After weeks of closed-door negotiations, Gov. Mark Dayton announced a deal Thursday to build a new Vikings stadium near the current Metrodome site in downtown Minneapolis, news sources report.
Under the proposal, the state would pay $398 million, the city would pay $150 million and the Vikings would add $427 million in upfront costs for the $975 million stadium. The city would also have to contribute $6 million in annual operating expenses and $1.5 million for capital improvements, according to the Minnesota Daily.
The stadium would open for the 2016 season and the Vikings would be required to play 30 years there, the Minnesota Daily reported.
Even with the announced deal, the stadium discussions are far from over. According to the Star Tribune, the skeptical Legislature must pass a stadium bill, the NFL must sign off on the plan, and the Minneapolis City Council must give their approval.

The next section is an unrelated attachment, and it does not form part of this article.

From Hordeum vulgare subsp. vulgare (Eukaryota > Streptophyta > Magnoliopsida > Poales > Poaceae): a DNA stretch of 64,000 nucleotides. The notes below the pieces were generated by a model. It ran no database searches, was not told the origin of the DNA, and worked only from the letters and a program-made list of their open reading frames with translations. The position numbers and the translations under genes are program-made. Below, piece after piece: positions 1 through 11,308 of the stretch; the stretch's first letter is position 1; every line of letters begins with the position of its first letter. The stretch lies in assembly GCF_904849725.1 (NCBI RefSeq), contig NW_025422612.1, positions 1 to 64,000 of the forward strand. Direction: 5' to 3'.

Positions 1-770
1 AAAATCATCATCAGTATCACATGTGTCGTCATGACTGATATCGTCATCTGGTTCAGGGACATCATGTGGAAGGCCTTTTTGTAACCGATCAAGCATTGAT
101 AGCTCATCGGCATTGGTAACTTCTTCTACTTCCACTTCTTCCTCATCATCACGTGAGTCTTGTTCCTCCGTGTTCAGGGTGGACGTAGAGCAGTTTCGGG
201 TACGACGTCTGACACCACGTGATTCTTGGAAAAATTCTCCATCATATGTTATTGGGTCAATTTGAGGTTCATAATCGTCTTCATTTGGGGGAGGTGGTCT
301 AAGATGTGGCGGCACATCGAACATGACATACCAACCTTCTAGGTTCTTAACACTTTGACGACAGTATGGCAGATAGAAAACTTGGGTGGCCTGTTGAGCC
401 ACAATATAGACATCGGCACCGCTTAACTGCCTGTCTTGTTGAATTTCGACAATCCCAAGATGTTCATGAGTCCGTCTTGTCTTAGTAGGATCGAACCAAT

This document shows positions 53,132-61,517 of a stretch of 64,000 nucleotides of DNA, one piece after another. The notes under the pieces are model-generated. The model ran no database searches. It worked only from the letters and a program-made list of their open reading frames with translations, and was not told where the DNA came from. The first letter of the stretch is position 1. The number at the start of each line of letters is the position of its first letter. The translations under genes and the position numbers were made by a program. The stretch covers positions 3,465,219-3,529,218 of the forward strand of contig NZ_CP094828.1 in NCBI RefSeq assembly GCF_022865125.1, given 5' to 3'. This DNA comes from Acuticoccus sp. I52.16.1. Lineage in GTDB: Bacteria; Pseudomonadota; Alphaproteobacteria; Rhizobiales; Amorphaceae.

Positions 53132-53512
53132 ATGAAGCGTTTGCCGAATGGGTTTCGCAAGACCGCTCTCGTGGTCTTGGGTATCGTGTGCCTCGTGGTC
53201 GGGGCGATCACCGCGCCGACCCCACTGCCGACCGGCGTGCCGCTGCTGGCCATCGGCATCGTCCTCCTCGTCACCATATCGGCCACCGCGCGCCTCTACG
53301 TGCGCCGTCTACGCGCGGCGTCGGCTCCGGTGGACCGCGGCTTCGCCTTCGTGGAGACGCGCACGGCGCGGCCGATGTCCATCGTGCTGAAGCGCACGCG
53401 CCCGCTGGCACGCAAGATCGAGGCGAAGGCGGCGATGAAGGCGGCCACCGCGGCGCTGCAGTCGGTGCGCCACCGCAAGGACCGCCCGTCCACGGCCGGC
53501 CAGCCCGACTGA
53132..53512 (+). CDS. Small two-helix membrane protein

Ted Mondale, a stadium negotiator for Gov. Dayton, told reporters Thursday that the goal is to only have the team play at TCF Bank Stadium for one season, hopefully the 2015 season. It could be less than a year, however, depending on the exact location of the new stadium, according to the Minnesota Daily.
According to the Star Tribune, the $975 million stadium plan includes $828 million for the fixed-roof stadium and $147 million for infrastructure and relocation.
The stadium would have a fixed roof and an option to go retractable, but at no cost to the state or city. The stadium would seat 65,000 but could be expandable to 72,000 for events like the Super Bowl. It would also include 150 premium suites and 7,500 club seats, according to the Star Tribune.